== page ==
# The Percentage of Sales Method: Formula & Example

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• 0:05 Percentage of Sales Method
• 1:27 Percentage of Sales…
• 3:16 Determining the Sales Forecast
• 3:54 Retained Earning Changes
• 6:08 Forecasted Financial…
• 7:49 Lesson Summary

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Lesson Transcript
Instructor: Deborah Schell

Deborah teaches college Accounting and has a master's degree in Educational Technology.

Businesses need to forecast their sales growth on an annual basis and determine their borrowing needs. In this lesson, you will learn about the percentage of sales approach to financial forecasting.

## Percentage of Sales Method

Meet Mr. Weaver, owner of the Cushy Carpet Company. He would like to complete his financial forecast for next year and is wondering if he could use the percentage of sales method. He has determined that his sales will increase by 30% next year. Let's see if we can help Mr. Weaver with his forecast.

The percentage of sales method is a financial forecasting method that businesses use to predict their sales growth on an annual basis. They use this information to predict the amount of financing they need to acquire to help accomplish their goal. The key component of this approach is the growth in company sales. Once the sales growth has been determined, the company can prepare pro-forma, or forecasted financial statements.

The two main financial statements used in this approach are the balance sheet and the income statement. The balance sheet shows the company's assets, liabilities, and owners' or shareholders' equity (the amount the owners have invested in the business). In order to balance, we assume that assets = liabilities + owners' or shareholders' equity. The income statement shows the revenue that the business has earned by selling its goods and services, along with the costs it incurred to make those sales. We can use this to find our net income, which is the difference between revenue and costs. Now let's explore how we calculate percentage of sales.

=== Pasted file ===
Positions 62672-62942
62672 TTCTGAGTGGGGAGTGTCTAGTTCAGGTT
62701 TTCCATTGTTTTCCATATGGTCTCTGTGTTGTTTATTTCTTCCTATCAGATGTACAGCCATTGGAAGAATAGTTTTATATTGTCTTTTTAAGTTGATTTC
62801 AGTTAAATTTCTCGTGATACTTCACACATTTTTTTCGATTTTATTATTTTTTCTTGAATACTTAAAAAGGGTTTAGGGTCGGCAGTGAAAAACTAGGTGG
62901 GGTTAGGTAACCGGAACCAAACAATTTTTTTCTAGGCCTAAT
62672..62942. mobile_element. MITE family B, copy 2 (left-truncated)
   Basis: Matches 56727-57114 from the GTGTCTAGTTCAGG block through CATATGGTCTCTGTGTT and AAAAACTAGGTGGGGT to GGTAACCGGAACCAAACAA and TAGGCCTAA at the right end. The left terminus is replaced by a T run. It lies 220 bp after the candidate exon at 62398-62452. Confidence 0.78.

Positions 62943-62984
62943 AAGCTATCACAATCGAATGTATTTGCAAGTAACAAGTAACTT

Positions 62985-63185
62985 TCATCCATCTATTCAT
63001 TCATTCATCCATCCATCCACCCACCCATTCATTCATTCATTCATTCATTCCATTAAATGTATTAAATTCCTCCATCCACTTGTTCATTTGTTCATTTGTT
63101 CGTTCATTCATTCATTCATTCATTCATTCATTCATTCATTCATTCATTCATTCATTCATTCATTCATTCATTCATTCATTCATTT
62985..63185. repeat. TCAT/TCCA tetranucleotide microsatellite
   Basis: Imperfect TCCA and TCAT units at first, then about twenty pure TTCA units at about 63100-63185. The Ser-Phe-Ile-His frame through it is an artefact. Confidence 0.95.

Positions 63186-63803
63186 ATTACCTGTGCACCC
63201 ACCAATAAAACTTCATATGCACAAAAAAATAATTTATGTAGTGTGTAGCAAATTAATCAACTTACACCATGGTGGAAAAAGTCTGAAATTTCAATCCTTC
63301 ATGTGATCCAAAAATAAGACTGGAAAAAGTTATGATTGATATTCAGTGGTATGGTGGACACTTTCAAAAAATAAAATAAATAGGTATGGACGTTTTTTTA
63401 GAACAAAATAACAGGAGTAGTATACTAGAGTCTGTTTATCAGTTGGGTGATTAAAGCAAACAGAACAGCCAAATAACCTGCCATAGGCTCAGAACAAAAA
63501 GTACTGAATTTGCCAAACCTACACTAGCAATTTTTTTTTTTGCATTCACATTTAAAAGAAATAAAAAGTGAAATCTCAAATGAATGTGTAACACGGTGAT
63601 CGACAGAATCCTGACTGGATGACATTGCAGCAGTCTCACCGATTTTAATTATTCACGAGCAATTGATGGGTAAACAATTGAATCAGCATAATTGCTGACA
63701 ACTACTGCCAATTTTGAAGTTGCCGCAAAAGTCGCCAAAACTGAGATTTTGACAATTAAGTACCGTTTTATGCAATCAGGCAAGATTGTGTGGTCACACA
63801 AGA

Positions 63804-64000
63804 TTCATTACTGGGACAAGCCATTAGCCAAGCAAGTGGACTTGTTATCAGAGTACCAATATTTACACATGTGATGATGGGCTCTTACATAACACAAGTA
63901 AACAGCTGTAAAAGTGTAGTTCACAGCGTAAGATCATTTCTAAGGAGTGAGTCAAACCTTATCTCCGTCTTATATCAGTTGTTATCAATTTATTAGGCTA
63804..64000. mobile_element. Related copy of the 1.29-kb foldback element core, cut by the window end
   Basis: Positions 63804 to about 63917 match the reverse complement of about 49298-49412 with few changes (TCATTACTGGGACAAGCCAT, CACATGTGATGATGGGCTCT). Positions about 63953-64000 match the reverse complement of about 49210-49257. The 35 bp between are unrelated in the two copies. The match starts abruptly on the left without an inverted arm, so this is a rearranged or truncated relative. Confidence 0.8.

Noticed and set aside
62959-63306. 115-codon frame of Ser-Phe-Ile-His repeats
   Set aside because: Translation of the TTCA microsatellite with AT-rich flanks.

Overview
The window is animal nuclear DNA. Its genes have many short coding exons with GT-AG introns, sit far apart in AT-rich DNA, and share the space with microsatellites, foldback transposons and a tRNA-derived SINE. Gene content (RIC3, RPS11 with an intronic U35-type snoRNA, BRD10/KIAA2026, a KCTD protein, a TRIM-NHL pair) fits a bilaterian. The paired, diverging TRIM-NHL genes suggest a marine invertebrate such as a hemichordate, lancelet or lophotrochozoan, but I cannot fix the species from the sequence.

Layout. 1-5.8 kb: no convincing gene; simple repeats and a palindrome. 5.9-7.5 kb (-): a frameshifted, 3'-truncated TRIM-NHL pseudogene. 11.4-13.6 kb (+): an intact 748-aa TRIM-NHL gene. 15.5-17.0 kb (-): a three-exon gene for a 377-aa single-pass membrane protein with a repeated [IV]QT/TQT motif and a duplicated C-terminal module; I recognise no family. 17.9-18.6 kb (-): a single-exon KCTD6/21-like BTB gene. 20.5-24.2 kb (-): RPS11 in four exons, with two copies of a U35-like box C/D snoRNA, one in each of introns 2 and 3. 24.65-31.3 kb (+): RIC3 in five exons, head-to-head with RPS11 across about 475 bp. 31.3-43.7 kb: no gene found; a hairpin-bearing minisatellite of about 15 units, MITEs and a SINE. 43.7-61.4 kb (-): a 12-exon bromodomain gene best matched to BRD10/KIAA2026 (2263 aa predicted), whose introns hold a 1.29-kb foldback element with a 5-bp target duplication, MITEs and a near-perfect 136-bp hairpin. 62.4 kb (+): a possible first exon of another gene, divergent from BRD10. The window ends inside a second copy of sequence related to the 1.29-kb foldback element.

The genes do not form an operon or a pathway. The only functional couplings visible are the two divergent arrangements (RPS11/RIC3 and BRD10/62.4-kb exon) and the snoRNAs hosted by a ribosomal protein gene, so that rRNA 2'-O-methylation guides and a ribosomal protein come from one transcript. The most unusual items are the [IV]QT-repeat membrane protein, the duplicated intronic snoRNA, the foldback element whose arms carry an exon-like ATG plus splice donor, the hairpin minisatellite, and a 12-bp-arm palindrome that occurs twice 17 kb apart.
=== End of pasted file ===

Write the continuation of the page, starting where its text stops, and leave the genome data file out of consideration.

## Percentage of Sales Calculations

The first step of the process is to determine the amount by which sales are expected to increase. In Mr. Weaver's case, we determined that this is 30%. The next step is to identify which accounts are closely related to sales. For example, when a sale is made, a customer could choose to pay with cash or credit. Therefore, both the cash and accounts receivable accounts would vary with the amount of sales. The accounts that vary with sales include:

• Cash
• Accounts receivable, or the amounts owed by customers
• Inventory
• Fixed assets, which includes large equipment and machinery
• Accounts payable, which is the amounts owed to suppliers
• Cost of goods sold
• Net income

Once the accounts have been determined, you make a calculation to determine what percentage of sales the balances represent. Let's assume that Mr. Weaver's accounts have the following balances:

• \$500 in cash
• \$600 in accounts receivable
• \$850 in inventory
• \$1,200 in fixed assets
• \$900 in accounts payable
• \$2,000 in sales
• \$700 in cost of goods sold
• \$1,300 in net income

Mr. Weaver must calculate the balances in relation to sales by dividing each balance by sales, which is \$2000. That gives him:

• 25% for cash
• 30% for accounts receivable
• 42.5% for inventory
• 60% for fixed assets
• 45% for accounts payable
• 35% for cost of goods sold
• 65% for net income